“Cynicism masquerades as wisdom, but it is the furthest thing from it. Because cynics don't learn anything. Because cynicism is a self-imposed blindness: a rejection of the world because we are afraid it will hurt us or disappoint us.” Such a degrading sentiment – described here by, unexpectedly, American chat show host Stephen Colbert – has manifested with conceited candour amongst England national team ‘supporters’ in an era defined by desensitised ingratitude and almost immediate distaste. “Cynicism is what passes for insight among the mediocre”, also argues Time Magazine political columnist Joe Klein – yet little blame can be apportioned to the impulsive detractors and apparent victims of the tribulations of the FA’s befittingly incompetent international senior male, and therefore dominant, representatives. No illusions are apportioned by a 2018 World Cup qualification reliant on points accrued in the dying embers of eminently winnable ties against Slovakia, Scotland and now Slovenia. Watching the English national team, in a vast majority of its post-2006 guises – and thus my formative experience of their exploits – and their inevitable toil to discrediting ends, regardless of intermittent promise or inevitable demise, prises the progressively prevalent sycophantic will for ineptitude from the most masochistic factions of national support. Or so the rhetoric goes.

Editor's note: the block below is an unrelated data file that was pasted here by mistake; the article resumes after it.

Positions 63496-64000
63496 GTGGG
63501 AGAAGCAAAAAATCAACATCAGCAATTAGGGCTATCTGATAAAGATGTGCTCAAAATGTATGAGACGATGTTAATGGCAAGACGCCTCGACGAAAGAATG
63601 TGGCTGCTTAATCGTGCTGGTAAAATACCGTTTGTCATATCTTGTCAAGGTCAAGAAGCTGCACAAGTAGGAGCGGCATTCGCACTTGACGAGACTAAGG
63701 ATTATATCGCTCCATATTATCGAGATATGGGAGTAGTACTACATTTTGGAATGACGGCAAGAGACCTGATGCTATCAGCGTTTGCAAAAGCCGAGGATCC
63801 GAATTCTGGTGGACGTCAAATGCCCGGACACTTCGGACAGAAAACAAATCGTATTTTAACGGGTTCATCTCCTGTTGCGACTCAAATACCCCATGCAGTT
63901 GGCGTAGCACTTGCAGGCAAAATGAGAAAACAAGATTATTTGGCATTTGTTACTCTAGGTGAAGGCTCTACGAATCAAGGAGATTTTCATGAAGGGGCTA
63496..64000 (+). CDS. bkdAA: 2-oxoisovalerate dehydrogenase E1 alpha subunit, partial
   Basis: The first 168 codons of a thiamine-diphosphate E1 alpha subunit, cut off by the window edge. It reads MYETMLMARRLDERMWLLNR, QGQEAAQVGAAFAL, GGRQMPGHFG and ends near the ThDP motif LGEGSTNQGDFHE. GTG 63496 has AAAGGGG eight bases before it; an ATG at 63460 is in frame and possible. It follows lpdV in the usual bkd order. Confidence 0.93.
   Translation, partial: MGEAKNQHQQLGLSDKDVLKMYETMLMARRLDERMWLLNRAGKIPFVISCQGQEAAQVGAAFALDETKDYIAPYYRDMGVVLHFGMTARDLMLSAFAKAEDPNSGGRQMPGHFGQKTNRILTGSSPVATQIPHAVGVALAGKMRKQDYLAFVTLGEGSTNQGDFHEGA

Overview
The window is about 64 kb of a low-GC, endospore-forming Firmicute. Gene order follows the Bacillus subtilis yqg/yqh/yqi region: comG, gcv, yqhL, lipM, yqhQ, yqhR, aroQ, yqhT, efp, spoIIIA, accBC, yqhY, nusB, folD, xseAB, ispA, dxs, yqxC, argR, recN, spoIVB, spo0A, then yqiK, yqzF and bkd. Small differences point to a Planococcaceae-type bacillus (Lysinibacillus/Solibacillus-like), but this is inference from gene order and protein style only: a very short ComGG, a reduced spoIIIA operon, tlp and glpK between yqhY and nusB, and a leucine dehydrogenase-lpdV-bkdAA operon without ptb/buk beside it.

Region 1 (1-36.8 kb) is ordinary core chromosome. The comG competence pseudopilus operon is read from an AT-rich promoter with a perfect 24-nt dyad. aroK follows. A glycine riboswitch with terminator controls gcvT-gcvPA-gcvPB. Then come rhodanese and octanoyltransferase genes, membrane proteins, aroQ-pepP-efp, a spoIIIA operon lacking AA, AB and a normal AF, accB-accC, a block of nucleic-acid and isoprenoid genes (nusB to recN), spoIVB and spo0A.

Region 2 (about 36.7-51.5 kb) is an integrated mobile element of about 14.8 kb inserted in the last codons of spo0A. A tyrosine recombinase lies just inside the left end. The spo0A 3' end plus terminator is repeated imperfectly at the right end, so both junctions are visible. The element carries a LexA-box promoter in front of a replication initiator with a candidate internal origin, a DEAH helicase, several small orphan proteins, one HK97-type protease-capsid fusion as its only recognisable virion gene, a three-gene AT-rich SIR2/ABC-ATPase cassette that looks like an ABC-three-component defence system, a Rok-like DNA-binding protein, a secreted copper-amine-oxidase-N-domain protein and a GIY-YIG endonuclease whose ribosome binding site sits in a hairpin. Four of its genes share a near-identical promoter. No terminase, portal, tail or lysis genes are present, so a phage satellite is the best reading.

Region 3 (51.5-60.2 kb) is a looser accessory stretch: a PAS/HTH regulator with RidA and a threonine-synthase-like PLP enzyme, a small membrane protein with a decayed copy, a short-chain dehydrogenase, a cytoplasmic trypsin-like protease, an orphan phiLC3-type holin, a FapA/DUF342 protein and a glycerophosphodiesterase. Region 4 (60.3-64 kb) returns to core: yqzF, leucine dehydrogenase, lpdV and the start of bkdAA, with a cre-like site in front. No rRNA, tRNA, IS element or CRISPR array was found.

Adopting the resort of a gratuitously industrial 4-4-2 in the second half of a stuttering eventual 1-0 victory against Slovenia’s resolute travelling force this week only exemplified this self-flagellating and apathetic persistence. The historic staple of English coaches – yet entirely ill-equipped in this context, with Raheem Sterling, previously occupied in an attacking midfield role vacated by Dele Alli’s gesture-enforced suspension, supporting the otherwise isolated Harry Kane, and a decidedly un-dynamic duo of defensive orientation in Jordan Henderson and Eric Dier in central midfield, while pleading for the one-dimensional attacking outlet of wing play – it reared its timeworn, disfigured presence in the nation’s hour of apparent need and contrived only to further aggrieve witnesses with superior penetrative incapacity. Only when the anonymous Alex Oxlade-Chamberlain was hauled off for a characteristically insurgent Jesse Lingard was impetus temporarily regained, yet it was far from to the credit of a blind and desperate reversion to an in-vogue 3-5-2/3-4-3 variant on Southgate’s part that, with the introduction of Michael Keane, a fortunately opportunistic Kyle Walker was able to capitalise on Jan Oblak’s optimistically committed, yet misjudged, distribution to Bojan Jokić in the third minute of added time, whip across to Kane and assist an appropriately opportune prod for self-deprecatingly jubilant qualification assurance.